It's easy to be against war when you don't have to be a part of it. (Putting aside for a minute the preposition that we are all pieces of a giant chessboard). Conflict spills out of expert tactics and calculations, then bludgeons into a view that you may run from, but cannot ignore. Some count the odds and rally vengeant passion for their chosen side. Others mediate, analyze, predict, sympathize. There is nothing new here now, but cases of COVID-19, bursts of EMP, and a deeply hollowed out pain to the familiar tunes of propaganda, erasure and Hypocrisy.
I close my eyes again to feel the suffering of all the people and all the soldiers out hunting each other, their damned, humiliated, pathetic masterminds, the suicidal conflicts of the past decades, all the people scapegoated and scattered ... by what? A web of lies and interdependence, much of it centered around the chains of resource extraction. What do we really know about war or special military operations? We might read some grensliteratuur to find out.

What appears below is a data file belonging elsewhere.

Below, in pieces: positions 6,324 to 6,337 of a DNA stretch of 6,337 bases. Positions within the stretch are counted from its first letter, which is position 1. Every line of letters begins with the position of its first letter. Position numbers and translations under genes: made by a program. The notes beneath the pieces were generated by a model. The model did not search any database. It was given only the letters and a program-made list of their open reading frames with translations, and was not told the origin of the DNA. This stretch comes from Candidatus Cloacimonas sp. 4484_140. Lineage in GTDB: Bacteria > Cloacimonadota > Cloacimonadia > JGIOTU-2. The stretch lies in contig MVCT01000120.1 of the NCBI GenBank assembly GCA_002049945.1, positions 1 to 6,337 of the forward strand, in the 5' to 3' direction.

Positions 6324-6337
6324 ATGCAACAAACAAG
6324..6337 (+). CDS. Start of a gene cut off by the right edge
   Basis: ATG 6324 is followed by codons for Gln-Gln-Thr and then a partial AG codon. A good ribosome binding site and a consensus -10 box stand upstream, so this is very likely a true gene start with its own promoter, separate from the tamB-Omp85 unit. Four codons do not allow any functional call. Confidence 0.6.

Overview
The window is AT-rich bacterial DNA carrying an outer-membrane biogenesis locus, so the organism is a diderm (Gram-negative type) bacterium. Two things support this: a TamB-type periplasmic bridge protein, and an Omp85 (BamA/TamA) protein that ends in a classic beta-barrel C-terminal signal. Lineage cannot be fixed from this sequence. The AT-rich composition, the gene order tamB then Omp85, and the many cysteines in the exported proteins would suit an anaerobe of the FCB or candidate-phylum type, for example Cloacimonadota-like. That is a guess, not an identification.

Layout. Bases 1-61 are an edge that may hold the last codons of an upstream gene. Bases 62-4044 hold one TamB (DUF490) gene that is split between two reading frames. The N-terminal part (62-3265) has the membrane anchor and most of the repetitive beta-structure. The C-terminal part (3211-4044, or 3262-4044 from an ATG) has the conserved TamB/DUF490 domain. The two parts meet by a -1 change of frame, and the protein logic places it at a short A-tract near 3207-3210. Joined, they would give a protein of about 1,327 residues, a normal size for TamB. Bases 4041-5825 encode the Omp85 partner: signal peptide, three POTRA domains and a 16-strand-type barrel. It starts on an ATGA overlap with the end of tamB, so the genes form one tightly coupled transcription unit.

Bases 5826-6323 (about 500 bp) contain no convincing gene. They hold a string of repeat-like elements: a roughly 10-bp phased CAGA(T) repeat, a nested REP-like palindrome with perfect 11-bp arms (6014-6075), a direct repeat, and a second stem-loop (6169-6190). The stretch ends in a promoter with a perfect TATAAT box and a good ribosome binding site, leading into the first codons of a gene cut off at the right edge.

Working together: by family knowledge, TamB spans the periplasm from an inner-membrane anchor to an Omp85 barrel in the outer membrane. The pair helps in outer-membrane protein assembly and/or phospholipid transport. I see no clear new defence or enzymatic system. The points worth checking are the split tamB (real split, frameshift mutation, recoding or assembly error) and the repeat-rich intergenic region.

I try not to be emotional, for the past 52 days getting pretty good at leaving my feelings in the mud. Too easily doomscrolled deep into the death-porn, the atrocities and outrage and parade in the wake of which nothing is left but numbness. We know it's not worth it to be emotional. As our financial advisors might say - it is a moment of uncertainly. Just stick to your plans! HODL! It seemed that we had learned our lesson as a civilization. Smaller, targeted interventions are much better than letting it all bubble up and burst across the planet. You will see.
Refugees are pouring out of every country, economies crumble, families are ripped apart, tank treads scour the Earth and grind up the imaginations of our generation, turning so much hope into dust. The corpses make fertile soil, the war will end and flowers will bloom - but what we do and what do we say today will define our lives and those of our descendants? Get up and stand with your belief, that's what! Shout into the wind. Get arrested. Get charged. Get fined. Get human.